Mexican Attorney General Jesus Murillo denied this Tuesday news reports suggesting involvement of federal police forces in the attack against the Ayotzinapa students in Iguala, Guerrero on Sept. 26, when three of them were killed and 43 others forcibly disappeared.
“Is absolutely not true that the Federal Police participated, there are many statements that have no foundation,” said Murillo in an interview with Mexican broadcaster MVS.
On the night of September 26, Iguala municipal police and armed masked men shot and killed six people, including three students, while 43 other students were “arrested” and then allegedly handed over to local drug gang United Warriors. The whereabouts of 42 of them remains a mystery.
The remains of one of the missing students, Alexander Mora, were identified by Austrian forensic scientists, who were commissioned by the Mexican government to analyzed the DNA of ashes and other remains supposedly found in a black plastic trash bag in Cocula, Guerrero, after three detainees – purportedly members of United Warriors – allegedly confessed they killed and burnt the 43 students to ashes, disposing of their remains in a dump and a river in that town.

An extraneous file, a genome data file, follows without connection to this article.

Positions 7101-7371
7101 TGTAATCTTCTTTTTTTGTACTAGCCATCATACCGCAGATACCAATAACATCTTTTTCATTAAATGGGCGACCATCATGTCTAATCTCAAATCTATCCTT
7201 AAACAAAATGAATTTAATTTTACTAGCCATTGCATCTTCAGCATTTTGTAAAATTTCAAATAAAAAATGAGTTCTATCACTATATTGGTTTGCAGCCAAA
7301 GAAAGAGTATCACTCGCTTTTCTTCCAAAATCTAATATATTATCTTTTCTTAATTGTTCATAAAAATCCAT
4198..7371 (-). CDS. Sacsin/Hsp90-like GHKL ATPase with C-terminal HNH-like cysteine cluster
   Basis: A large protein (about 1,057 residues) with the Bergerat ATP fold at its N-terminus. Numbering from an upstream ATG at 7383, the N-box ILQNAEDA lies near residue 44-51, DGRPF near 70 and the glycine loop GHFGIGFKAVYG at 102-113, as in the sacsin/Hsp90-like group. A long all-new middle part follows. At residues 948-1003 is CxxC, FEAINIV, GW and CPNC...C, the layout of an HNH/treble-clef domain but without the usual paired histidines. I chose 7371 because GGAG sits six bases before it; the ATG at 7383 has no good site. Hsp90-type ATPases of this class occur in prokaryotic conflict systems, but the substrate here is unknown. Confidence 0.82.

A new investigation published by Mexican magazine Proceso shows that the attack was planned, executed, and supervised by Mexico's federal police to undermine the political fight of the students from the teacher training college in Ayotzinapa. According to the report, military officials were also aware and possibly also participated in the attack, according to witnesses and other new evidence, that makes the official version tremble.
The investigation is based on unpublished reports and new videos and testimonies from witnesses of the event. An official report of Guerrero's government says that the students were being watched before and during the attack by federal agents.
Murillo said that even when the Federal Police knew about the moves of the students that does not imply that it participated in the attack.
“I do not have the evidence that they claim to have. I do not know where that evidence comes from. If they have it I hope they hand it to me for analyzing it.” said Murillo in another interview with Mexican journalist Carmen Aristegui.
Read our agenda piece: Justice for Ayotzinapa